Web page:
From Joseph Reed
Philadelphia June 4. 1777
I was honoured with yours of the 29th May Express & take the first Oppy to express my sincere & grateful Acknowledgments of the Favour intended me by appointing me to the Command of the Horse.
The Difficulties which have arisen in Congress, the Time, Manner & Circumstances under which the Appointment as General Officer has been made so as to enable me to profit by your Favour, added to the great Inconvenience my Family & private Affairs must now sustain by my unexpected Absence: the Expence of Equipment & Difficulty of it in any short Time have been such Discouragements to my accepting the Commission that I am advising with my Friends what is the proper Line of Duty & Honour. I should have declined it without any Hesitation if I had not been restrained by those Principles of Respect & Attachment to you from which whatever my Enemies have insinuated upon my Honour I have never deviated. I can readily acknowledge that a Zeal for the Service & Anxiety to correct the horrid Abuses which prevailed in our Army & a Hope of introducing Honesty & Courage at least among our Troops betrayed me into a Warmth of Expression which considering with whom I had to do was imprudent tho not unjust.1 I blame myself for opposing a Torrent which was so irresistable & prevailing & regret that I did not avail myself of your Example of Patience & Silence under Evils which I fear are too deeply rooted to admit of a total Cure. The Abuse & Calumny which with equal Cowardice & Baseness some Persons have bestowed would have given me little Pain, if I did not apprehend that it had lessened me in your Friendship & Esteem—in this Part I confess I have received the severest Wound, for I am sure you are too just & discerning to suffer the unguarded Expressions of another Person to obliterate the Proofs I had given of a sincere, disinterested Attachment to your Person & Fame since you first favoured me with your Regard.
I am sensible, my dear Sir, how difficult it is to regain lost Friendship but the Consciousness of never having justly forfeited yours & the Hope that it may be in my Power fully to convince you of it, is some Consolation for an Event which I never think of but with the greatest Concern.
In the mean Time, my dear General, let me intreat you to judge of me by Realities not by Appearances & believe that I never entertained or express’d a Sentiment incompatible with that Regard I professed for your Person & Character & which whether I shall be so happy as to possess your future good Opinion or not I shall carry to my Grave with me.
A late Perusal of the Letters you honoured me with at Cambridge & New York last Year, afforded me a melancholy Pleasure, I cannot help acknowledging myself deeply affected on a Comparison with those which I have since received.
I should not my dear Sir have trespass’d on your Time & Patience at this Juncture so long, but that a former Letter upon this Subject I fear has miscarried:2 And whatever may be my future Destination & Course of Life, I could not support the Reflection of being thought ungrateful & insincere to a Friendship which was equally my Pride & my Pleasure.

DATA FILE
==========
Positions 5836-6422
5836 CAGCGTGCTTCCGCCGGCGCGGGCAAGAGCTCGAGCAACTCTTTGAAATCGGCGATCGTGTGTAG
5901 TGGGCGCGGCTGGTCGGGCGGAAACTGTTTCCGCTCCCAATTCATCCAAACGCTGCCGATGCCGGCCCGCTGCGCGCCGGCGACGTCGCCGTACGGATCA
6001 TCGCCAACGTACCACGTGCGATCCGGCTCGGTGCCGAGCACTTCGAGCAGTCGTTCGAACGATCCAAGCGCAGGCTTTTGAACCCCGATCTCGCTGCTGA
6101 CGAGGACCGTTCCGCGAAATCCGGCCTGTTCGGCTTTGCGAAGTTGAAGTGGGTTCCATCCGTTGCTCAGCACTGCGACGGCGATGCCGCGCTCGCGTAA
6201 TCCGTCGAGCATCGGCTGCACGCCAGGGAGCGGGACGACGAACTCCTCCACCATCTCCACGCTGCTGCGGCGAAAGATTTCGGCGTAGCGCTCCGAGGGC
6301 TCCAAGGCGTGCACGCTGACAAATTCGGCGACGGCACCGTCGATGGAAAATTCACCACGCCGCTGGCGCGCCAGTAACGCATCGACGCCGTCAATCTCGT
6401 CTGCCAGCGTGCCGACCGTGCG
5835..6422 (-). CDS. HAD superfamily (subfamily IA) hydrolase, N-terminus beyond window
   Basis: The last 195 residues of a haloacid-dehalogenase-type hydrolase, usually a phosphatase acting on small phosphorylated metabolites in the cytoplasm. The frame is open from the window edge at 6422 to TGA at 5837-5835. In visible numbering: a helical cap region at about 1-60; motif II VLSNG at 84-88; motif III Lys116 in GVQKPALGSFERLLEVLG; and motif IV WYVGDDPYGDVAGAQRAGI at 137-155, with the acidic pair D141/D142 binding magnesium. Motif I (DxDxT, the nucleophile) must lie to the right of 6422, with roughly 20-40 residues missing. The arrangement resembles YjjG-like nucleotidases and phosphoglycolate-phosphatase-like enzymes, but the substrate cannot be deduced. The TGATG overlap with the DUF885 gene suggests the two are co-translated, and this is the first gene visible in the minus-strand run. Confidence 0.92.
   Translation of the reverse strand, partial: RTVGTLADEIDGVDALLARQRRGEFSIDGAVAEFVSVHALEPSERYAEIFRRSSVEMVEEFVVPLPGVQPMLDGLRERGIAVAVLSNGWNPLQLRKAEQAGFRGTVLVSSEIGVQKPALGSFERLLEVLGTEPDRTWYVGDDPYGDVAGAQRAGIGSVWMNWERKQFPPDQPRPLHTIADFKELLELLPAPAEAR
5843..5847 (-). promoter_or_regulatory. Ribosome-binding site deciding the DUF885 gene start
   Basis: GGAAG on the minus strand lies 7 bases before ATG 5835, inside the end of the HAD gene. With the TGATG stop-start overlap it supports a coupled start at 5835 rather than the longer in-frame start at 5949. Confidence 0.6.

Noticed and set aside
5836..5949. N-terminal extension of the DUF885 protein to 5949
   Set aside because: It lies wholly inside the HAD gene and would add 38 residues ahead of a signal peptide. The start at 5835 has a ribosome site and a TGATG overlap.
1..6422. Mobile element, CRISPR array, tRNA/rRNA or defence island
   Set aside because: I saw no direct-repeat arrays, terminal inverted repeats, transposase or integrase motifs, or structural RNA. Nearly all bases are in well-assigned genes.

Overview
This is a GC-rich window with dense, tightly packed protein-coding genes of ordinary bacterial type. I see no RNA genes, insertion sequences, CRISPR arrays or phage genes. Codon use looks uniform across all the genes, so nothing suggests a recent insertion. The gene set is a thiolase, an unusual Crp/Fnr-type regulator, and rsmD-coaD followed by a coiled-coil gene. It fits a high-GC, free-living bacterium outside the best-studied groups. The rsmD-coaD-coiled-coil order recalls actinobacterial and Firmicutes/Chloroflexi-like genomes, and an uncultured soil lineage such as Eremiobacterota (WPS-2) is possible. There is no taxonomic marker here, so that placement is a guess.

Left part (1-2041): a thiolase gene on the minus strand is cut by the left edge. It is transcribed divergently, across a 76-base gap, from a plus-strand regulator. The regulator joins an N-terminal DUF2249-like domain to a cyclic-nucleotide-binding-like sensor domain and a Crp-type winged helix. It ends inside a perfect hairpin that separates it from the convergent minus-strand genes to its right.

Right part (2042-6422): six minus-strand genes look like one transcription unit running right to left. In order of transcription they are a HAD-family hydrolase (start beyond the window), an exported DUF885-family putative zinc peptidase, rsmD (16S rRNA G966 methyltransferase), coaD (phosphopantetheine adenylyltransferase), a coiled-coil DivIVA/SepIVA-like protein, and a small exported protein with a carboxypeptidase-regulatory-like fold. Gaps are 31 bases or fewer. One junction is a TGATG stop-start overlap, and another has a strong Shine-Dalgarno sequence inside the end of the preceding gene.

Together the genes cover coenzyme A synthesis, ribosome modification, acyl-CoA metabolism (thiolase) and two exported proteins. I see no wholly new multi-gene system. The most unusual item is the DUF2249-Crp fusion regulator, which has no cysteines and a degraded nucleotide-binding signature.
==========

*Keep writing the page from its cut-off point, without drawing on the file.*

I have sent this by Jos: Arrowsmith whose Discharge I have obtained— he still professes an unalterable Attachment to our Cause & Interest. But how far it may be proper to depend upon him without some previous Tryal I cannot say. Mr Schenck at Millstone & General Lincoln may probably give you some Information from which you can judge of the Propriety of employing him. I have hinted it to him & he very readily came into it. I at the same Time suggested that if he could perform any essential Service, it might possibly lead to some Compensation for the Loss & Expence occasioned by his Imprisonment.3
May God Almighty crown your Virtue my dr & much respected General with deserved Success & make your Life as happy & honourable to yourself as it has been useful to your Country. Believe me with the most infeigned Regard & Respect—Dear Sir Your most Obliged & Affectionate Hbble Sert
1. Reed is apologizing for the strong criticism of GW’s indecisiveness contained in his private letter to Charles Lee of 21 Nov. 1776, about which GW had learned indirectly when he by accident opened and read Lee’s reply to Reed of 24 Nov., thinking that it concerned public rather than private affairs (see GW to Reed, 30 Nov. 1776, and note 1).
3. Joseph Arrowsmith of Somerset County, N.J., had been arrested and jailed by New Jersey authorities in late March on the charge of being an accomplice in James Molesworth’s treasonous activities (see N.J. Archives description begins Documents Relating to the Colonial, Revolutionary and Post-Revolutionary History of the State of New Jersey. 42 vols. Newark and Trenton, 1880–1949. description ends , 2d ser., 1:334–35, 344). In October 1778 Arrowsmith was found guilty of joining the king’s army, and his property was confiscated and sold at public auction (see ibid., 2:568; 3:49, 128, 153). Peter Schenck (c.1710–c.1779), a merchant at Millstone, N.J., represented Somerset County in the New Jersey provincial congress in 1775, and he was a member of the provincial committee of safety from 1775 to 1776.